Ex-army chief criticises U.S. over Iraq

LONDON (Reuters) - The head of the army during the Iraq invasion has launched a scathing attack on U.S. post-war policy, The Daily Telegraph reported on Saturday, underlining growing transatlantic strains over Iraq.

In this file photo Sir Mike Jackson makes a statement in London about the court martial of three British soldiers in Germany. Jackson has launched a scathing attack on U.S. post-war policy, a newspaper reported on Saturday, underlining growing transatlantic strains over Iraq. REUTERS/Stefan Rousseau/PA/Pool

General Sir Mike Jackson, a now retired former chief of the general staff, said the approach taken by former U.S. Defence Secretary Donald Rumsfeld was “intellectually bankrupt” and described his comment that U.S. forces “don’t do nation-building” as “nonsensical”, the paper said.

Jackson’s comments, made in his autobiography that is to be serialised in the Telegraph, highlights the deep-seated tension between the British command and the Pentagon during the 2003 Iraq war, the paper said.

Jackson said the entire U.S. approach to tackling global terrorism was “inadequate” because it relied too heavily on military power at the expense of nation-building and diplomacy, the report said.

His intervention comes as U.S. and British officials and experts trade increasingly bitter accusations over the Iraq war, eroding the unity between two countries that were staunch allies in the invasion that toppled Saddam Hussein.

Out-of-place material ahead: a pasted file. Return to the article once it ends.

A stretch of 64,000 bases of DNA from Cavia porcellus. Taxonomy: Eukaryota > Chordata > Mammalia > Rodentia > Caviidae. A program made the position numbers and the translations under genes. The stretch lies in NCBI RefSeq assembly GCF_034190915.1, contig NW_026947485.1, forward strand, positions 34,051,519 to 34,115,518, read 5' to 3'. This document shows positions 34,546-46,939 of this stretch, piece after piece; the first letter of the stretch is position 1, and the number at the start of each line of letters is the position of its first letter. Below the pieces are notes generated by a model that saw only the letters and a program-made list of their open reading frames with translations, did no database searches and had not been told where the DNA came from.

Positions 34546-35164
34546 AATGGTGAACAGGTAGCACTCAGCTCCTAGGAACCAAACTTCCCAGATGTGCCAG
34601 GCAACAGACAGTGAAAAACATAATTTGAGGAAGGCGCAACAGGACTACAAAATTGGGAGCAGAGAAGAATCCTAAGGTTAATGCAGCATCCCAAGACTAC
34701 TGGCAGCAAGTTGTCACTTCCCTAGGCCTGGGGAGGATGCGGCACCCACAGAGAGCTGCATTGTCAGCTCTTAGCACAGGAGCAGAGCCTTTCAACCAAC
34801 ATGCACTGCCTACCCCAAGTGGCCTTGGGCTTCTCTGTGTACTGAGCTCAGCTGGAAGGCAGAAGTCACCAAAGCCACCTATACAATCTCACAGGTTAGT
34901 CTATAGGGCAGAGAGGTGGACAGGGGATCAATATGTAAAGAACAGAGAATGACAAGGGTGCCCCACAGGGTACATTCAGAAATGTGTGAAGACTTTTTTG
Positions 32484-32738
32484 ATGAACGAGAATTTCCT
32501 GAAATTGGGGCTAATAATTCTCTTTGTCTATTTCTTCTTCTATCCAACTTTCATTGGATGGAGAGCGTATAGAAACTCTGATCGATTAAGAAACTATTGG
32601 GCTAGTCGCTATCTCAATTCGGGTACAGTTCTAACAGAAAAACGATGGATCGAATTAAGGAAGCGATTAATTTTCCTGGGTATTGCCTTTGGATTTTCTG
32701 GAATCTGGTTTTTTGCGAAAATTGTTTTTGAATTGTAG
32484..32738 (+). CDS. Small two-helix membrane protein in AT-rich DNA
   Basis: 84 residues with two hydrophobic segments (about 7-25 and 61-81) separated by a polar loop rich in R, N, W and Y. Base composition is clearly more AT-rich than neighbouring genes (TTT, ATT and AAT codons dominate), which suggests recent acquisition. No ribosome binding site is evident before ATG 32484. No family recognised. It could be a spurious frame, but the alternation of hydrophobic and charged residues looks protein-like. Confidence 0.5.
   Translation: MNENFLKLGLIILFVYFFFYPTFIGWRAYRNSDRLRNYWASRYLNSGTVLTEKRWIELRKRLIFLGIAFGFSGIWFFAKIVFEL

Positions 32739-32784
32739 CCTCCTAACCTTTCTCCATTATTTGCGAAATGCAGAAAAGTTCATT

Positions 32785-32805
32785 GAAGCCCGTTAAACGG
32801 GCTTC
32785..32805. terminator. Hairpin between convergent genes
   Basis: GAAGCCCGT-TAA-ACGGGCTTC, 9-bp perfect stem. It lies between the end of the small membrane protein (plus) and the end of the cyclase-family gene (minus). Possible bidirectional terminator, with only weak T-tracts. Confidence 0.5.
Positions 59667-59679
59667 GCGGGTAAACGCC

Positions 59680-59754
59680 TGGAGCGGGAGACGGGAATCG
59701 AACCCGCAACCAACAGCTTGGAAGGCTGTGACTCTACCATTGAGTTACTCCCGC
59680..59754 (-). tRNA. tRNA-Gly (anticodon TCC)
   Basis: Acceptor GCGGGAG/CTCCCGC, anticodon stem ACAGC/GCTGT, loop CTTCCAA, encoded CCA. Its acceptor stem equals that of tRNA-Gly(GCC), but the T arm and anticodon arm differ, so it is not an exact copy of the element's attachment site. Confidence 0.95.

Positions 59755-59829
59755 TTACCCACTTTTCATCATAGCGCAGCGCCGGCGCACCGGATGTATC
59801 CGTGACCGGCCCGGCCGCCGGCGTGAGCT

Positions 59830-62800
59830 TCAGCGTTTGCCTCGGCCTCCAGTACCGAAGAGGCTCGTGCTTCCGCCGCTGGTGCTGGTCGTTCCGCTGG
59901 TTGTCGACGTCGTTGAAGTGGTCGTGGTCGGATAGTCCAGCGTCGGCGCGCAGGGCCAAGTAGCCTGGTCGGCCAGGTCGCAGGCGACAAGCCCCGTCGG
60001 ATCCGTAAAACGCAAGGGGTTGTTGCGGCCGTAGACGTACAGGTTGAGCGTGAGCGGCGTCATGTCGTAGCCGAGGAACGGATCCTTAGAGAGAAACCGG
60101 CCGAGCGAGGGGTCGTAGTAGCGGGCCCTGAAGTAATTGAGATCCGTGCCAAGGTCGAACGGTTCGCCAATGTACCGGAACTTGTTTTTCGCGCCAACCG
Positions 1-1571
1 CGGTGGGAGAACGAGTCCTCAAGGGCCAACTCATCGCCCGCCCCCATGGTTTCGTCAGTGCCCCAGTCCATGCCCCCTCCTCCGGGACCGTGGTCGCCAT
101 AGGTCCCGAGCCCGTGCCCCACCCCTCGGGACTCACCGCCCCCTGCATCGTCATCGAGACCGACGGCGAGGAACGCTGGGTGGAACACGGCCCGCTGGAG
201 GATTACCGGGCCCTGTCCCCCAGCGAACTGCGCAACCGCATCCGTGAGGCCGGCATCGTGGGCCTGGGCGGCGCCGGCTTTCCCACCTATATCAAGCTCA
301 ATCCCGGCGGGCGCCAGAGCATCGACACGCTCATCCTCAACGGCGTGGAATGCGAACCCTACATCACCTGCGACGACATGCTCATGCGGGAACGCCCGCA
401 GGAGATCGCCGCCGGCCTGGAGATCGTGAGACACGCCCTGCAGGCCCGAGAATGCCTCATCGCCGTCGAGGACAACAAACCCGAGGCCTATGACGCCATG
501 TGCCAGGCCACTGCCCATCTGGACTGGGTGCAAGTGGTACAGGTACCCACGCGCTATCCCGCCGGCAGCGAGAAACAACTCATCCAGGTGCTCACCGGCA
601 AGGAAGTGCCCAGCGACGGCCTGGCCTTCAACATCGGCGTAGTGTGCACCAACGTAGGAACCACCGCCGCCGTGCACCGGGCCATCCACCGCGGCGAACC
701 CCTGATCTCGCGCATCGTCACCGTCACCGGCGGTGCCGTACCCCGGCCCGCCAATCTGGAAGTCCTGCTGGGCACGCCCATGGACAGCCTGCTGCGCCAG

The Daily Telegraph said Jackson was particularly critical of U.S. President George W. Bush’s decision to hand control of the post-invasion running of Iraq to the Department of Defence.

“All the planning carried out by the State Department went to waste,” he wrote.

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Jackson said the U.S. decision to disband the Iraqi army after Saddam’s overthrow was “very short-sighted ... We should have kept the Iraqi security services in being and put them under the command of the coalition.”

He said he and other senior officers had doubts about the dossier on alleged Iraqi weapons of mass destruction presented by the British government to justify the invasion.

“We all knew that it was impossible for Iraq to threaten the UK mainland,” he said.

A Ministry of Defence spokesman said Jackson was a “private individual and is entitled to express his opinion on his former job”.

Since Gordon Brown succeeded Tony Blair as prime minister in June, there has been increasing criticism in the U.S. press of British forces’ role in southern Iraq and speculation has increased that Brown could speed up the withdrawal of British forces.

Britain fought back against the critics on Friday when its foreign and defence ministers published an editorial in a U.S. newspaper staunchly defending its record.

Britain has 5,500 troops in Basra, southern Iraq. Washington is concerned that if Britain were to pull out, Basra could disintegrate into intra-sectarian fighting.

Jackson is not the first senior British military figure to criticise events in Iraq. In October 2006, army commander General Sir Richard Dannatt said the presence of British troops in Iraq was aggravating the security situation on the ground and they should be withdrawn soon.